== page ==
A whiff of violence, a touch of grace: Magic Slim and John Primer play both ends of the blues | Music Review | Chicago Reader

A whiff of violence, a touch of grace: Magic Slim and John Primer play both ends of the blues 

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One of the most profound and beautiful things about the blues is its acknowledgment of the synergy between opposites. At its best, the blues celebrates and understands that pain and joy, violent aggression and expressions of love (especially sexual love), and hopelessness and faith complement one another as elements of a single whole. An artist or an art form committed to exploring one of these polarities will inevitably end up contemplating its opposite as well.

Throughout blues history these dualities have been manifested in the music's most influential figures. In the early days, the haunted fury of Robert Johnson's vision and the burning emotionalism of Charley Patton stood in sharp contrast against the wistful ruminations of Blind Blake or the tent-show flamboyance of the Mississippi Sheiks and their jug-band contemporaries; later on, as the music followed the great migration to Chicago and took on a new urban identity, the sly, gently-understated innuendo of Tampa Red and the warmly optimistic exuberance of John Lee (Sonny Boy) Williamson provided both a musical base and an emotional counterpart to what followed: the primal power of Howlin' Wolf, the brooding ruminations of early Muddy Waters, and the searing intensity of Elmore James and the others who made their mark in the mid-50s Chicago blues heyday.

Only an extraordinarily gifted artist or band can encompass both ends of this existential spectrum at one time. In recent years, Chicago's Magic Slim has teamed up with fellow guitarist John Primer to create music that, at its best, fuses a violent aggressiveness unmatched since Howlin' Wolf with a shimmering melodic sensitivity passed down from some of the most influential guitar masters of Chicago blues. As they and their band, the Teardrops, develop, local audiences are witnessing a creative process as old as the blues itself and as fresh and original as the latest song. At B.L.U.E.S. on Halsted last weekend, this act of creation and balance was on full display.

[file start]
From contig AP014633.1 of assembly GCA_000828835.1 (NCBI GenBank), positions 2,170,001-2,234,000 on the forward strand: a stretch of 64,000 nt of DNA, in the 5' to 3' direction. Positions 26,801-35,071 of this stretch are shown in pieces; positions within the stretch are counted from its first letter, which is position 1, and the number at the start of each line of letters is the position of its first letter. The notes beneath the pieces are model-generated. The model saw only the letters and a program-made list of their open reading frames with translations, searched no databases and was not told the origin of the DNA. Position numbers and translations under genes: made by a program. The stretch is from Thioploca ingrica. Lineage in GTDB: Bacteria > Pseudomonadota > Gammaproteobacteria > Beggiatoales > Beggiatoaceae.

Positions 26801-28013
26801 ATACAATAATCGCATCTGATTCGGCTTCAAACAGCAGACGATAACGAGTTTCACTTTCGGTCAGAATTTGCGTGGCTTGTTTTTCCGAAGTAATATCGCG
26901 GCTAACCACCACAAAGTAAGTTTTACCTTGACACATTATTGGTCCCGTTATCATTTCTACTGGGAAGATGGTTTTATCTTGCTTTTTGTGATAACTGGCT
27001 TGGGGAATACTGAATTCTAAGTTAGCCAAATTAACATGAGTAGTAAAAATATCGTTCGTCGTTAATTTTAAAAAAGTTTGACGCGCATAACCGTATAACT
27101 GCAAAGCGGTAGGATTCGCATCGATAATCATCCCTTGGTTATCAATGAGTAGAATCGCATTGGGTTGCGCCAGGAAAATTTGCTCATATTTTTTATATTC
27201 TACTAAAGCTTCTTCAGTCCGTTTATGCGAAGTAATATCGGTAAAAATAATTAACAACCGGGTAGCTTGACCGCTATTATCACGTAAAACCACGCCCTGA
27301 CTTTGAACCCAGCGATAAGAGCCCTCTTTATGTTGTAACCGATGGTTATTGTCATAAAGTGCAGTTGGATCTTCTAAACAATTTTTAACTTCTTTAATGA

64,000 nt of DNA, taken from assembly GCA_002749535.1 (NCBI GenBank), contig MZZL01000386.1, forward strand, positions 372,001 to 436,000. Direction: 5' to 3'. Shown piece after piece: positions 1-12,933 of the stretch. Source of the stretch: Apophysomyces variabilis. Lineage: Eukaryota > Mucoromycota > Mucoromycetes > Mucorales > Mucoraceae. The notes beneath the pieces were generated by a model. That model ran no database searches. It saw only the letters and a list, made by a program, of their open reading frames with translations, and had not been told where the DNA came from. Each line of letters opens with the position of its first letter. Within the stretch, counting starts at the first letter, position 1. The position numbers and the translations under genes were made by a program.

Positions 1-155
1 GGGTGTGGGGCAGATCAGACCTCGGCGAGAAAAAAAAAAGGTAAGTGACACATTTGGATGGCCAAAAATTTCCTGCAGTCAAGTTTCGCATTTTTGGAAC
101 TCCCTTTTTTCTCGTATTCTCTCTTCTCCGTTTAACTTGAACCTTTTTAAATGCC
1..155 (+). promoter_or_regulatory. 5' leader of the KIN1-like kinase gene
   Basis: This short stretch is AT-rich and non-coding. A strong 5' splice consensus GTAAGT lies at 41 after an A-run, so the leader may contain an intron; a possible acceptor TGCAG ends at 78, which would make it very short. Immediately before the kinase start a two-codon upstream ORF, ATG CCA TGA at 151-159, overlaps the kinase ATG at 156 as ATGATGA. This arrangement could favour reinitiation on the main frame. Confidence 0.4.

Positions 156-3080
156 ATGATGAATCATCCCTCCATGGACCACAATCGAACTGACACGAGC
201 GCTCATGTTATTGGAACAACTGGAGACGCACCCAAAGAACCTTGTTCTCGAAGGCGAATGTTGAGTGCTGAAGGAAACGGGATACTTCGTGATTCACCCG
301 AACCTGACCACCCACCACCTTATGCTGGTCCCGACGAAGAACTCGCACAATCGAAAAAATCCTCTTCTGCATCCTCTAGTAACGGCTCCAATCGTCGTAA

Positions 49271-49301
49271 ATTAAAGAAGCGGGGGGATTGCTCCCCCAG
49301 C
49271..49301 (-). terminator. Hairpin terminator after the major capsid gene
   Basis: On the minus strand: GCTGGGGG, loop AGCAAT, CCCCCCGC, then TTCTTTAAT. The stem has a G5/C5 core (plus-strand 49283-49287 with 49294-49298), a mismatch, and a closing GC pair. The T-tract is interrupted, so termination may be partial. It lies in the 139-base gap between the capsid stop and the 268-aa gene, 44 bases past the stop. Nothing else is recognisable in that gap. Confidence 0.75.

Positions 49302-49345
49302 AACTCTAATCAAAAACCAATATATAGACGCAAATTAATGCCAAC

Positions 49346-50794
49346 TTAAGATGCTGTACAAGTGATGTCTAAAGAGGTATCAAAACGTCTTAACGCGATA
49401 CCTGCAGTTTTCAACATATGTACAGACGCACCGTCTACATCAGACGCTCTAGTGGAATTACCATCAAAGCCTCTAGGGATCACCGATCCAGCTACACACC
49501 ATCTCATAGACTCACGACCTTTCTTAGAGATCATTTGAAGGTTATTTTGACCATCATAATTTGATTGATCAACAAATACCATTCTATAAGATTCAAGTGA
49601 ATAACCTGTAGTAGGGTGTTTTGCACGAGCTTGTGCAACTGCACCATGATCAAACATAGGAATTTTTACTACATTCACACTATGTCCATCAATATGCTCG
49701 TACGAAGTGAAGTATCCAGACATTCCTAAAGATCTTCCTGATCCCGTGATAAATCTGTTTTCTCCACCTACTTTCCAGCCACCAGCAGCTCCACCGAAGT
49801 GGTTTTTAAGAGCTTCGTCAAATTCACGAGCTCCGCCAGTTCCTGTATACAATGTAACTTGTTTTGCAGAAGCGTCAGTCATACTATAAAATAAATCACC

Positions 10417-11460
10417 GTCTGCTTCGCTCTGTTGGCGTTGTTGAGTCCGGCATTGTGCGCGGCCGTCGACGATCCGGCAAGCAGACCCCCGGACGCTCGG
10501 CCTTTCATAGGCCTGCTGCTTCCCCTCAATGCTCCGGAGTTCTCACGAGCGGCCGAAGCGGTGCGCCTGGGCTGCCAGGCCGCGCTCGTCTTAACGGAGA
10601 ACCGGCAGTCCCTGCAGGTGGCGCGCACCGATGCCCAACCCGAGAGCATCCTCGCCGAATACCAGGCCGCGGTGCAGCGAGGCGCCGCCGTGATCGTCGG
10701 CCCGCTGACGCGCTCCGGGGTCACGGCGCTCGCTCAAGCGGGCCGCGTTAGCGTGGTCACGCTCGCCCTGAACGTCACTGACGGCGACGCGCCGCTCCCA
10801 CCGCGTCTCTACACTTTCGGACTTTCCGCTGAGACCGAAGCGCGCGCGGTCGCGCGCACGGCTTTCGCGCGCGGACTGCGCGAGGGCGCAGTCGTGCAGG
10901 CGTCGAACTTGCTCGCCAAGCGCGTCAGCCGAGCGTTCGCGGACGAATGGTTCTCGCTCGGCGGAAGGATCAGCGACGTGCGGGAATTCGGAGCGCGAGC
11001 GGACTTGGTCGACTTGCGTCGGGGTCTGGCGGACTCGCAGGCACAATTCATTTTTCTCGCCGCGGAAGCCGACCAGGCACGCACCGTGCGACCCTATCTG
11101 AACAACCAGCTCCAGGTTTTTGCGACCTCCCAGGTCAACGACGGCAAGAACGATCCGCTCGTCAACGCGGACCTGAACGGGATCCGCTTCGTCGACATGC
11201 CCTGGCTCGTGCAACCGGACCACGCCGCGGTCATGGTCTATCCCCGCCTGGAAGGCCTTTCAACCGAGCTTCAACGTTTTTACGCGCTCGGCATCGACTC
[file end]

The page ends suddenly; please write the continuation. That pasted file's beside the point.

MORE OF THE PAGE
Primer was second guitarist in Muddy Waters's last working band, and before that he worked in the house band at Theresa's Lounge, under the leadership of the erratic guitar genius Sammy Lawhorn. His years with Lawhorn left him with a deeply intuitive melodic imagination and an exceptionally sensitive approach to tone. His solos are developed with crispness and a sense of musical logic sadly lacking in the work of many other, better-known players. Primer's voice, imbued with nuances picked up from Waters, is expressive and versatile as well, capable of doing justice to traditional blues standards and soulful pop alike.

With the added musical dimension of Primer and new drummer Michael Scott, Magic Slim's music has grown into full maturity. Slim has always been a powerful source of raw, unfettered blues passion. A whiff of violence continually lurks at the fringes of his music: his lyrics sing of anger, vengeance, sexual conquest, and betrayal, and he wrenches screaming notes from his guitar with a majestic fury, physically looming over the instrument like a colossus, channeling all the power and energy of his immense 300-pound frame into his music.

This contrast, between Slim's raw energy and Primer's graceful sensitivity, is the essence of the blues at its most profound. It is evident in everything the band plays. At B.L.U.E.S., Primer kicked things off with a series of instrumentals featuring solos that made clear the influence of Lawhorn with their shimmering purity and melodic so-phistication. Primer is almost as fast as Slim, but has a light, deft touch that incorporates the most basic elements of blues tradition even as it ventures into more pop-oriented, post-R & B ideas.

John Primer is the only guitarist Slim has ever had who can carry his full share of the vocal duties. His voice, though gentle and melodic, has a gritty toughness, especially evident in his treatment of traditional numbers like "See See Rider" and Blind Lemon Jefferson's "Matchbox Blues" ("Sometimes I wonder, will a matchbox hold my clothes"). He interprets even the slowest and saddest of ballads with strength, determination, and a puckish sense of humor.

When Primer comes up with an especially arresting phrase during a solo, his eyes widen in an almost childlike expression of wonder and delight at this new beauty he's discovered; his obvious mastery of his instrument is tinged with an unstated but obvious sense of awe, an acknowledgment of the majesty and power of the music. One almost expects him to humbly extend his guitar to the audience to receive the applause, as Dexter Gordon does his saxophone.